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  • Tribal leaders in Benghazi and Darna announced this week that members of their tribes who are militiamen will no longer have their protection in the face of anti-militia protests. That means the tribe will not avenge them if they are killed.
  • "We don't want the flag of al-Qaida raised over heads," he added, referring to Ansar al-Shariah's black banner.
  • "We will talk to them peacefully. We will tell them you are from us and you fought for us" during the civil war against Gadahfi. But "if you say no (to integrating into the) police and army, we will storm your place. It's over."
Ed Webb

The Islamic Monthly - Religion and the Arab Spring: Between opposition, equivocation an... - 0 views

  • 18 tumultuous days of nonstop media coverage
  • Reflecting on Bouazizi's death on his popular TV show, al-Shari'a wa-l-Hayat, Qaradawi affirmed that suicide was generally a major sin (kabira), but blamed the Tunisian state for Bouazizi's sin and prayed that God would absolve him of any blame for that sin. Qaradawi's sympathy for Bouazizi's otherwise sinful act was a reflection of Qaradawi's more general approach to the problem of religion and politics: that justice is a central demand of the Shari'a and that interpretations of the Shari'a that strengthen oppressors and tyrants cannot be deemed to be legitimate parts of the Shari'a.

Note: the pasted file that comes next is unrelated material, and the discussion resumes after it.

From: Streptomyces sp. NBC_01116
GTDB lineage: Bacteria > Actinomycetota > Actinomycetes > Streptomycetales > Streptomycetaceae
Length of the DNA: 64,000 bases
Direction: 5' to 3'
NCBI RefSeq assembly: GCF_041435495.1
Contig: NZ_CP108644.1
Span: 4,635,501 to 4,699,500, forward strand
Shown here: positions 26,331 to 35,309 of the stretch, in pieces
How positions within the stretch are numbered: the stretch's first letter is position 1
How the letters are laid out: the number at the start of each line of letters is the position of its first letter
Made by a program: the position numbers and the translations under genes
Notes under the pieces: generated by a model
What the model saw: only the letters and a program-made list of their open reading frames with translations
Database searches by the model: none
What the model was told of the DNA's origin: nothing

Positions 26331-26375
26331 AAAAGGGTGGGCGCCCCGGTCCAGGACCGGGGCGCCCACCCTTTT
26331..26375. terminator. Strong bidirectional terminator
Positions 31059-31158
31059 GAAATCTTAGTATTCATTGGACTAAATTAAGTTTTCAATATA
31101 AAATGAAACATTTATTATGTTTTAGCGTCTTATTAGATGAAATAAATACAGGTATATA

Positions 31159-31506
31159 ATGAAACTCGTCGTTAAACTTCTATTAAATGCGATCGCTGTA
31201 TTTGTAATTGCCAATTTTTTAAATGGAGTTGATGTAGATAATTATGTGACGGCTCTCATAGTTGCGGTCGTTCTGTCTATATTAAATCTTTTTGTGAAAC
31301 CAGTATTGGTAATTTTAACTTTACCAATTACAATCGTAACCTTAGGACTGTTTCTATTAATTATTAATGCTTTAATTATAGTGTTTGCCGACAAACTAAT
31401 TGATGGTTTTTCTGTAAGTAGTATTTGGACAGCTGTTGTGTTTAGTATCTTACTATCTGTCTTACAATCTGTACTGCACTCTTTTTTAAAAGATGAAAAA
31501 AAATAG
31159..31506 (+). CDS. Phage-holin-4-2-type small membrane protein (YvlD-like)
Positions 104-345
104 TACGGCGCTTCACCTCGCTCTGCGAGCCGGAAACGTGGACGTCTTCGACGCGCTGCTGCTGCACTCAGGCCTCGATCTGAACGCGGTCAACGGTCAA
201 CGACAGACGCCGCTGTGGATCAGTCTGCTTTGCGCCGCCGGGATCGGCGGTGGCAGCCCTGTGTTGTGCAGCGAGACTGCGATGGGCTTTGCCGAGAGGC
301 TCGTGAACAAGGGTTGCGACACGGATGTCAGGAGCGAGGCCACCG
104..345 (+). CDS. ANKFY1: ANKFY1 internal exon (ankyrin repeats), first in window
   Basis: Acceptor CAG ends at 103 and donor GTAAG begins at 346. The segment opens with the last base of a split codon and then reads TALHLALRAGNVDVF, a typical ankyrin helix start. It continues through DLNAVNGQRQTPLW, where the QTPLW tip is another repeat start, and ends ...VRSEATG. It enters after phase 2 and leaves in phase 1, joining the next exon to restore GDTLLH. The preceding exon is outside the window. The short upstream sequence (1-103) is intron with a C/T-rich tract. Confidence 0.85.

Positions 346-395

• Qaradawi's reputation for moral courage in the face of Arab dictators, however, suffered a significant blow as a result of his refusal to condemn the actions of the Bahraini and Saudi governments in violently suppressing the peaceful protests in Manama's Pearl Square. His attempts to distinguish the Bahraini protests on the ground that they were sectarian in character rather than national hardly seemed at the time plausible; in light of subsequent events, they are even less so.